The Historical Memory of Constantinople, 567 Years After the Fall



Michael Goodyear*

May 29, 1453: the final Ottoman assault on Constantinople succeeds. Ottoman cannon fire had battered the great Theodosian Walls of the city. The last Byzantine emperor, Constantine XI Palaiologos-Dragases, had torn off his imperial regalia and died fighting as a common soldier.

Ottoman troops plundered as Ottoman sultan Mehmet II marched through the city before coming to that most famous of Christian cathedrals, Hagia Sophia, converting it to a mosque, and thanking God for his victory.

Constantinople was to be the new capital of the growing Ottoman Empire. The Byzantine Empire, this state of the Romans which stretched more than two millennia back into history, was, at last, no more.

“Mehmet the Conqueror enters Constantinople,” by Fausto Zonaro. Photo Source: Wikipedia

Europe received the news of the fall of Constantinople with unmitigated horror. The great city, the bastion of Christendom against the Muslim tide, had fallen. Pope Nicholas V called for yet another Crusade. Holy Roman Emperor Frederick III convened three imperial diets to discuss a counterattack to retake the great city.

Renaissance composer Guillaume Dufay even penned a lament to the city, describing its loss as full of “grievous torment and sorrowful rage.” The future Pope Pius II called 1453 “a second death for Homer and a second destruction of Plato.”

The contemporary Byzantine historian Doukas lamented Constantinople’s fall, writing “O City, City, head of all cities! O City, City, the center of the four corners of the earth! … Shudder, O Sun! And you too, O Earth, heave a heavy sigh at the utter abandonment by God.”

To the triumphant Ottoman Turks, glorious Constantinople, that greatest of prizes, was now theirs. For the descendants of the Byzantines, or the Ρωμαίοι (Romaioi, or Romans) as they called themselves, the long, lingering memory of the lost city, which at times reached a fever pitch of progonoplexia, or an obsession with our ancestors, had just begun.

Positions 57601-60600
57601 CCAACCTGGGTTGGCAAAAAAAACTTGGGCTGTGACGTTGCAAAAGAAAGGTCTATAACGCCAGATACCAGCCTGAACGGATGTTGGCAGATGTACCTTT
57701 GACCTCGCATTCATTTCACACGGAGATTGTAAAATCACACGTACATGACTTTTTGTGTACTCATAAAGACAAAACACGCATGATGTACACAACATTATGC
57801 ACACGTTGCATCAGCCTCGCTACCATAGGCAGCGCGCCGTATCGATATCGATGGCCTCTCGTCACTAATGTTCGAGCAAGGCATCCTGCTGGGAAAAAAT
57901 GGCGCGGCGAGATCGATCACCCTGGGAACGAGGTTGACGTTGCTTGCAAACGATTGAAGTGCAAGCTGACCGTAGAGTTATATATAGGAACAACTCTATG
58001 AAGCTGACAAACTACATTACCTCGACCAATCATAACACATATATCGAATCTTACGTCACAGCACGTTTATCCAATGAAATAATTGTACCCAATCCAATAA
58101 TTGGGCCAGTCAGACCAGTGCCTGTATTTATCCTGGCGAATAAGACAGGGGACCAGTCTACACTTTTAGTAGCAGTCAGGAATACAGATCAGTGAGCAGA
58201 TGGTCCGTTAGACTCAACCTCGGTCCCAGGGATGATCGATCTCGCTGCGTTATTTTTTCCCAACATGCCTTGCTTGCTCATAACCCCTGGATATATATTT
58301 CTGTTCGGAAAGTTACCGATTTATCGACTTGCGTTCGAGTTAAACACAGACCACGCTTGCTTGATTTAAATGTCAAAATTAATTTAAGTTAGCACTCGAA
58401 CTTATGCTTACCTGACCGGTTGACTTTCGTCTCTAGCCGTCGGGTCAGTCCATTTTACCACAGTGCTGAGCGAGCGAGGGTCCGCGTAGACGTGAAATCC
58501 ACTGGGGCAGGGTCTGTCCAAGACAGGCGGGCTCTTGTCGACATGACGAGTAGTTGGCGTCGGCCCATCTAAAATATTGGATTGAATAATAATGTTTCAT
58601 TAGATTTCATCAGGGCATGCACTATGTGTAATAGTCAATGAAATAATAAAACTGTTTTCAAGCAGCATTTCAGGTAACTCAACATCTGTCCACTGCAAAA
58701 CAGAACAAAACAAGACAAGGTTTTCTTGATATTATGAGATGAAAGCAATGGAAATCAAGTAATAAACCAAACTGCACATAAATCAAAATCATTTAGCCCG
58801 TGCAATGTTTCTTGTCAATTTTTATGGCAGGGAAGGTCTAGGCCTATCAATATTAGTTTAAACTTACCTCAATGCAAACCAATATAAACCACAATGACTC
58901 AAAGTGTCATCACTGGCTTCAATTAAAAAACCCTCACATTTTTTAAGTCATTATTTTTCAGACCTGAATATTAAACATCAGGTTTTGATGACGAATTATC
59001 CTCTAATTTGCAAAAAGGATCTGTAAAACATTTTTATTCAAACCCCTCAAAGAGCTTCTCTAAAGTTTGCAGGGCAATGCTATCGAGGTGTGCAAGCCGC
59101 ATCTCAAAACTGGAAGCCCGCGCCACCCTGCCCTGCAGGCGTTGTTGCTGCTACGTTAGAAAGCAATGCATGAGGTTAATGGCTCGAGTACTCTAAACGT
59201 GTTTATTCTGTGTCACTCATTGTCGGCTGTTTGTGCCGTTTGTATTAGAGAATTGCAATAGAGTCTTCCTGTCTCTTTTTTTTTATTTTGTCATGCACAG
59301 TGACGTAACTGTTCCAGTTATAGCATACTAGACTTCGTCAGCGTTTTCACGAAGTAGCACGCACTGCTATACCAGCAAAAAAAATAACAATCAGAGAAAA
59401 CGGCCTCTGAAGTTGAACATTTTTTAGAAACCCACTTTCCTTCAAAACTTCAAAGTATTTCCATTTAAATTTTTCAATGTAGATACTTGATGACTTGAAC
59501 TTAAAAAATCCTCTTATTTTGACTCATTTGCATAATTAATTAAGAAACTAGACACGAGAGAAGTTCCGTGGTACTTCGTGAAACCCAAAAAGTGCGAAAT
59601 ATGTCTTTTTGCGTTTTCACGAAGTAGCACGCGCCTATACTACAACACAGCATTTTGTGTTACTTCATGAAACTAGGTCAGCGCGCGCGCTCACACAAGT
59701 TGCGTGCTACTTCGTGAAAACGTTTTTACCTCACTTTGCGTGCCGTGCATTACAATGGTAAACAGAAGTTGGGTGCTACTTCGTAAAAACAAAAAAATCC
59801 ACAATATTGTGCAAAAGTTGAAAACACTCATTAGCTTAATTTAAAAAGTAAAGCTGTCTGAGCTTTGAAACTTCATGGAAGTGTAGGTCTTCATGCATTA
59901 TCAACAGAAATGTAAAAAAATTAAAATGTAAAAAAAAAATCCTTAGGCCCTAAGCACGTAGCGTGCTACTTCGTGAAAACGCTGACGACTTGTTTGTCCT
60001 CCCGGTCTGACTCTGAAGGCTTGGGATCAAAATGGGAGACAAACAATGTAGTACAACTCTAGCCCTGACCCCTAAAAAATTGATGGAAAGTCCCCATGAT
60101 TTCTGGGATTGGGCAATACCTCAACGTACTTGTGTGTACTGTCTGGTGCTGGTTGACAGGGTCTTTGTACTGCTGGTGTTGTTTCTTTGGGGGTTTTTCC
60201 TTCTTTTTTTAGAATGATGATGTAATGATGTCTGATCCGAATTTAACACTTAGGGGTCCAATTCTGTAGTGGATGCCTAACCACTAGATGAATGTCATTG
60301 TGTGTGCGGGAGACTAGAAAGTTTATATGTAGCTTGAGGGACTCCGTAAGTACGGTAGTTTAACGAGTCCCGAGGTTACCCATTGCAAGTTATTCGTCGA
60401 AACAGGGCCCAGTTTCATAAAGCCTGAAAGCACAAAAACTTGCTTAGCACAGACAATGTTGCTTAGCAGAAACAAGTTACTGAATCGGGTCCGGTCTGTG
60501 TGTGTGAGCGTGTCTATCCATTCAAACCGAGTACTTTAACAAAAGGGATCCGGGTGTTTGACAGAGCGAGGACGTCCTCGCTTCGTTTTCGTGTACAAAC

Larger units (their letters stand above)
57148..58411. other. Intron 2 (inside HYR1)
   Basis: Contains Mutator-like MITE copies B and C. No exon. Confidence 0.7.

Aerial view of Byzantine Constantinople and the Propontis (Sea of Marmara). Photo Source: Wikipedia

Remembering Byzantium Under Ottoman Rule

Following the fall of Constantinople, the rest of the Greek-speaking world was swiftly conquered by the Ottomans. Athens fell in 1456, the Morea in 1460, Trebizond in 1461. Cyprus and Crete held out for longer, but by 1669, practically the entire Greek world was under Ottoman rule.

Yet the Romaioi did not become assimilated, but miraculously maintained their distinct culture. Throughout this 400-year period of Ottoman domination, the historical memory of independence which was most prominent for the Romaioi was not that of classical, ancient Greece, but of Christian Byzantium.

While ethnic Greek Romaioi, called “Phanariotes,” would continue to live in Constantinople under Ottoman rule, the memory of the glories of Byzantine Constantinople would dominate the entire mindset of the larger Greek-speaking Romaioi community as well.

The Column of Constantine, built by Constantine I in 330 to commemorate the establishment of Constantinople as the new capital of the Roman Empire. Photo Source: Wikipedia

Under the Ottomans, religion was the primary identifier of peoples, not ethnicity, and the term “Hellene” had been derided as a word for pagan since the fourth century; all of this contributed to a greater identification of ethnic Greeks with their immediate Byzantine/Roman ancestors than with the ancient Greeks of Athens and Sparta.